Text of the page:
So for example a horizontal menu. You would start by putting a <div> with an id, you can name it anything you want, but it should be something that you will recognize when you go to your CSS. I call (the id) menu. So you have your opening <div> with the id menu and then you can start your list. So it’s an unordered list and so you put the <ul> tag, and then you (place) your elements with the <li> tag, the list tag. It’s a menu so you have to put an <a href> tag with the location of that page and then you put the text, and you have the closing </a> tag, the closing </li> tag. So you repeat this as many times as your menu has items. You finish with a closing </ul> tag and the closing </div> tag.

<div id=”menu”>
<li><a href=”home.html”>Home</a></li>
<li><a href=”about.html”>About</a></li>
<li><a href=”contact.html”>Contact</a></li>

So now let’s look at the CSS of this. To start this menu id you can use a div to differentiate it from other maybe classes or you can just start with the number sign and then the name of your id. So in this case I have div, number sign, menu. And this one has padding of the menu and also the size of the font, so font-size is included in this one. The next one is the ul, because you want it to specifically target this id, the menu id, you put the ul right after this menu id. It follows the same order as in the HTML. The list-style is none, the list-style is if you want there to be a little circle beside the (text). We don’t want this in this case and it’s always a good idea to void the margin and the padding. The next one is the li tag and again you put the menu id right before it. To make this menu horizontal you have the display at inline which makes it all horizontal, you can also add some padding here for every element in your menu.

div#menu {
padding: 128px 0 0 220px;
font-size: 70%;

#menu ul {
list-style: none;
margin: 0;
padding: 0;

#menu li {
display: inline;
padding: 0 5px 0 4px;

(This is what is looks like:)

Horizontal menu list of Home About Contact
Horizontal menu list of Home About Contact

That was a simple example of how you (divide) HTML and CSS to have a better separation between the content and the layout.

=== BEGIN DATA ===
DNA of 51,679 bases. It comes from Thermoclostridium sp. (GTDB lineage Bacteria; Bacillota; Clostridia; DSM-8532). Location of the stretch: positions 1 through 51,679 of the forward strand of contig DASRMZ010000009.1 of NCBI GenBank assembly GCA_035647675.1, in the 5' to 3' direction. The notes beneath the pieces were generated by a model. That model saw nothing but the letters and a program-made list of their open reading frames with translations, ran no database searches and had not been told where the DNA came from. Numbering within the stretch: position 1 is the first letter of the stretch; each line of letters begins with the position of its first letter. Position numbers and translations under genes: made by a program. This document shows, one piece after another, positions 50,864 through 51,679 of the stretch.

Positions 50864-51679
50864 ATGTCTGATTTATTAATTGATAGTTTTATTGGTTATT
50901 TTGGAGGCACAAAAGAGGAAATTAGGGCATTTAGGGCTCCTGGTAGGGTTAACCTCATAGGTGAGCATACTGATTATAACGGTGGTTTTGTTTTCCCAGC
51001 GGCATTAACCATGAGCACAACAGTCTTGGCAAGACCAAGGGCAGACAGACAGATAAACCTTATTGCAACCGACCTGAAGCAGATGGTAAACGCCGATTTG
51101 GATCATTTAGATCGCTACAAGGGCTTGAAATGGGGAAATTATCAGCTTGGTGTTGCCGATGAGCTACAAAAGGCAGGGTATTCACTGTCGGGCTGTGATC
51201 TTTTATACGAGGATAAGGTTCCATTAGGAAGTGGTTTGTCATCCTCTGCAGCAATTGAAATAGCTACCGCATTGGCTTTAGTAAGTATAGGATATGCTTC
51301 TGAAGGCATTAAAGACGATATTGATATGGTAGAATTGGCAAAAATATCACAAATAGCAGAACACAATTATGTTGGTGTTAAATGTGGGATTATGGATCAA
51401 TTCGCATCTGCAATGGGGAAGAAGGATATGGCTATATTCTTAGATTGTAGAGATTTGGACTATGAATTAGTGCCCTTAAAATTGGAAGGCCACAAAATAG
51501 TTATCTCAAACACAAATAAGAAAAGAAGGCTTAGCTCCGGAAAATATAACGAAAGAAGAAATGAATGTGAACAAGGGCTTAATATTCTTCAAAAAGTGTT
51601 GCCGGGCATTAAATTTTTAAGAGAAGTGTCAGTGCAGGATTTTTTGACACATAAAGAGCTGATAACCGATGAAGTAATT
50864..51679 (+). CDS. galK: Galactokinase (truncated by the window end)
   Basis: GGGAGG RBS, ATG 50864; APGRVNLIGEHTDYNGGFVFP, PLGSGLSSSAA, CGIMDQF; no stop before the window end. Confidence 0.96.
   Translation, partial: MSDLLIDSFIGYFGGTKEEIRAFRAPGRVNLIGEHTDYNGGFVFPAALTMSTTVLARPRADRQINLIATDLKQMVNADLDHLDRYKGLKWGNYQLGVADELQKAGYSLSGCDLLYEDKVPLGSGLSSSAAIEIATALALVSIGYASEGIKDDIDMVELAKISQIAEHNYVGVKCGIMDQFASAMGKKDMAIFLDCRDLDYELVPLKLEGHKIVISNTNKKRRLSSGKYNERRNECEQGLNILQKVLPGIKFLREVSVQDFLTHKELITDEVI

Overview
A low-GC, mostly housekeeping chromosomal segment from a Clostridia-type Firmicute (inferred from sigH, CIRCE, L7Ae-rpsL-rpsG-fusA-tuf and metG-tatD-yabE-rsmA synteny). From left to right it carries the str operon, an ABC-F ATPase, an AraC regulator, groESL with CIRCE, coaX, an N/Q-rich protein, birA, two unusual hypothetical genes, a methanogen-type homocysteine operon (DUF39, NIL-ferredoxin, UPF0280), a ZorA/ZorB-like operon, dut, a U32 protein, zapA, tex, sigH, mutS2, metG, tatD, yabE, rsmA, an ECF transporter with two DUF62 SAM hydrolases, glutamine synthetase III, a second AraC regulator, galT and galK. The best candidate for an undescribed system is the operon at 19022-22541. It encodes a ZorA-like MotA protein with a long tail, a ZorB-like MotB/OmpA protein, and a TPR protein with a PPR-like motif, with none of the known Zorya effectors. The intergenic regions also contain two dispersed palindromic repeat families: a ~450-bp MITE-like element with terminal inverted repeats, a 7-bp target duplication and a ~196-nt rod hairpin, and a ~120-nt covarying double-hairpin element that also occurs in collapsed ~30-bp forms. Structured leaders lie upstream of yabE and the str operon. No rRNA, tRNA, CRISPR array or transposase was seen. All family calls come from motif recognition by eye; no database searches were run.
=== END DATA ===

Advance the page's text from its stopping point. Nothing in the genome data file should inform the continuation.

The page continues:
[Exit music] That’s it for this podcast. I hope you found it useful. You can also see other content at my blog Until next time!

Audio from ccMixter entitled “Café Connection“ by Morgantj under Creative Commons.  Creative Commons by Attribution 3

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Podcast Three – My four golden rules


Transcript of the podcast:

[Intro music] Welcome to podcast three of Thinking Accessible. On today’s podcast, I will talk to you about my four golden rules for web accessibility.

Rule number 1:

Provide alternative text for non-textual content. What do it mean by this? Images are non-textual content. Audio and video are non-textual content. So for each of these elements you need to provide a text alternative. So for images in the HTML code you have to write an alternative tag to it. So in the tag of IMG for image you have to add ALT. for alternative text and here you would put basically a general idea of what the image represents.For audio feed, like for example this podcast, it would be nice to put a transcript of the audio because some people might not be able to hear it. And for video, you should put obviously captions for all the text (speech) in the video. Sure these are not easy to do, there are time consuming, but in the end it is good, for one, the person that cannot hear or see you media and also for search engines, because they will actually have the textual reference for these medias. So it’s a win, win situation.

Rule number 2:

Make it simple and consistent. Making your website simple will help people with cognitive impairments, elderly people and new web users that are not used to big and elaborate websites. Consistency is also important because if you have a lack of consistency your user might be confused, won’t know what’s going on with the website, might be lost. So we want to minimize this because if a user feels frustrated in your website, they are more likely to leave that website and go somewhere else. You can make your website simple by simply (sorry for this repetition) using normal vocabulary that anybody can understand. Do not be too verbose and just be clear with what you can to express. Consistency is to basically keep the same layout through out your website and you should be fine.

Rule number 3:

Colour contrast. In order to make your website legible it is important to consider colour. For example if you want to have a black background you shouldn’t really consider a colour for the text to be dark grey because this will be illegible for a lot of people. For me this rule is just for you to use common sense. I mean if you think that the colours you have chosen for the foreground and the background are not going to be legible or not easily legible by let’s say your grandmother, then don’t use them because it won’t be legible for a lot more people.

Rule number 4:

The last rule. Respect those HTML tags. Ok, so here it is. If it’s a <p> tag, then it’s a paragraph, then use it as a paragraph. If it’s a <table> tag, then use it as a table. Tables should (only) be used for tabular data, for example a data in a spreadsheet and not for layout, not for your page layout. (Use CSS instead!)